Ministers slam planned private sector strike, urge cooperation

File - Adnan Kassar, head of the Economic Committees, meets with President Michel Sleiman at Baabda Palace on Thursday, March 7, 2013. (The Daily Star/DalatiNohra)

BEIRUT: Lebanon’s caretaker economy, tourism and industry ministers Friday criticized a strike planned by Lebanon’s Economic Committees next week, as business and labor associations said they would join demonstrations Wednesday.

During an extraordinary meeting, the three ministers suspended wide-ranging consultations scheduled for Monday with the private sector aimed at exploring strategies to shore up the struggling economy.

“The meeting was meant to make policy recommendations ... but when the Economic Committees took the decision to go on strike, [we suspended the meeting because] they had already made their choice,” caretaker Economy Minister Nicolas Nahas said.

Caretaker Tourism Minister Fadi Abboud said forming a new Cabinet was important to help safeguard the economy, but differences between regional powers were presenting a barrier to creating a government.

“Tourism has declined significantly and tourism is now restricted to some Syrians and Iraqis who come to Lebanon because they have no other options,” he told reporters.

“But what I want to say is that no one is against forming a Cabinet ... but the barriers to its formation are not in Lebanon ... if the strike would have helped to form a Cabinet, we would have had no reservations at all,” he said.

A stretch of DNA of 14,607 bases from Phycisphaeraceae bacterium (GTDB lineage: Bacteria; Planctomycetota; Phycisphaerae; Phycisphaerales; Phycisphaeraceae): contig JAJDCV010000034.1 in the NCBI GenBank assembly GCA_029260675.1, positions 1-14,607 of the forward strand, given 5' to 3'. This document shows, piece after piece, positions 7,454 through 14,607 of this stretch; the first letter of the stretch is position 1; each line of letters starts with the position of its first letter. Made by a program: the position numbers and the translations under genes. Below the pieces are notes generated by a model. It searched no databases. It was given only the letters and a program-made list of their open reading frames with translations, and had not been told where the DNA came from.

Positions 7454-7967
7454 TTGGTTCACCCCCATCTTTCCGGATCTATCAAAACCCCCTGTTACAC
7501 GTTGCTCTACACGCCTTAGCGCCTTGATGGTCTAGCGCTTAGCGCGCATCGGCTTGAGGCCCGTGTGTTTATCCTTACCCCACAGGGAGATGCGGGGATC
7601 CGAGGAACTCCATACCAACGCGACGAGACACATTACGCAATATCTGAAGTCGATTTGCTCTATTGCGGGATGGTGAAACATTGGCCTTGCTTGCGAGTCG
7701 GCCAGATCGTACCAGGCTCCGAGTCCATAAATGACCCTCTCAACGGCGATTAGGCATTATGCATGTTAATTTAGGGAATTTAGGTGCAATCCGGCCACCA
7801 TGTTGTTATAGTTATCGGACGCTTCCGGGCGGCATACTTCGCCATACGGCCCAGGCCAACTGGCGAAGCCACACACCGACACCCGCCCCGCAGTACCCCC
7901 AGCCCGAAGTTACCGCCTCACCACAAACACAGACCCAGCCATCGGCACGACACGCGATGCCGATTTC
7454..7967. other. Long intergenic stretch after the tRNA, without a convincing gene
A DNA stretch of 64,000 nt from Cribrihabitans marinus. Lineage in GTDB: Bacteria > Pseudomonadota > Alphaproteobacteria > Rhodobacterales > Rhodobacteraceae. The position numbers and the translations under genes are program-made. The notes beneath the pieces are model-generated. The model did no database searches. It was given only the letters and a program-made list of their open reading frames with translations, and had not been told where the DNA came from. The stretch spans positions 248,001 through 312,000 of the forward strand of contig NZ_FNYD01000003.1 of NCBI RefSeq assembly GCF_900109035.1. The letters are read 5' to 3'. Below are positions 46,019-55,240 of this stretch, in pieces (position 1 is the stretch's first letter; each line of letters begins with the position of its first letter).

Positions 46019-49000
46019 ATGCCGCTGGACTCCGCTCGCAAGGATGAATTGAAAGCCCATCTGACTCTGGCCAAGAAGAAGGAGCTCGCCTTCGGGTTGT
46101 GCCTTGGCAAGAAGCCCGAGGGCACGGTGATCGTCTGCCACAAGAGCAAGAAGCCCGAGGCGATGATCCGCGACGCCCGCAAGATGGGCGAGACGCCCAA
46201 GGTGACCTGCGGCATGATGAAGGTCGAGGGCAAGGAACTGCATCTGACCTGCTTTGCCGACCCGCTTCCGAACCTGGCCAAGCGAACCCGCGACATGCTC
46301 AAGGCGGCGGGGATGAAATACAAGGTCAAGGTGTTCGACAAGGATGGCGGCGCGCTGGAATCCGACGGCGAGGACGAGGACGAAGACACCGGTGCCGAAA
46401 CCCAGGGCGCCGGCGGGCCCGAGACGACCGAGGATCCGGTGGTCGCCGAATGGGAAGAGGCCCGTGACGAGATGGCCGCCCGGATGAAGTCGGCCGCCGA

Caretaker Industry Minister Vreij Sabounjian echoed Nahas and Abboud.

“What if we close for one or two days? Will it change anything? The repercussions [of regional turmoil] on Lebanon are enormous and everyone knows it,” Sabounjian said.

“I believe many business owners will not stop working ... and we should reach solutions through cooperation between all sides,” he added.

By Friday, the majority of Lebanese business owners’ associations had issued statements supporting the strike.

“We call on all [restaurants] both members and non-members, to join this national action and close down from 12 p.m. to 3 p.m.,” the most recent statement by the Association of Restaurant Owners said.

“Tourism is by far the most damaged sector from the political developments and security incidents ... our future and the future of our children is endangered.” the statement added.

Several labor unions also voiced support for the strike but did not say they would join the action planned by the Economic Committees.

There have been strong differences between labor groups and the Economic Committees over the handling of several issues, including planned public sector wage increases.

The Union Coordination Committee called for protests on the same day but stopped short of voicing support to the Economic Committees.

“We call for the formation of a Cabinet capable of protecting civil peace and national unity as well as meeting demands to improve living conditions including enacting the new salary scale,” the union said.

A statement issued by the National Union of Workers and Employees echoed that of the UCC.

“The action by the Economic Committees comes to reaffirm our position that it is necessary to form a Cabinet capable of facing dangers to Lebanon,” the statement said.

The deteriorating economic conditions have been the subject of several high-profile meetings earlier this week gathering caretaker Prime Minister Najib Mikati, Central Bank Governor Riad Salameh and caretaker Finance Minister Mohammad Safadi.

The Economic Committees have said that the situation has not been as bad “since the Civil War” and some members even warned that Lebanon could face a fate similar to that of Cyprus and Greece.

A version of this article appeared in the print edition of The Daily Star on August 31, 2013, on page 4.




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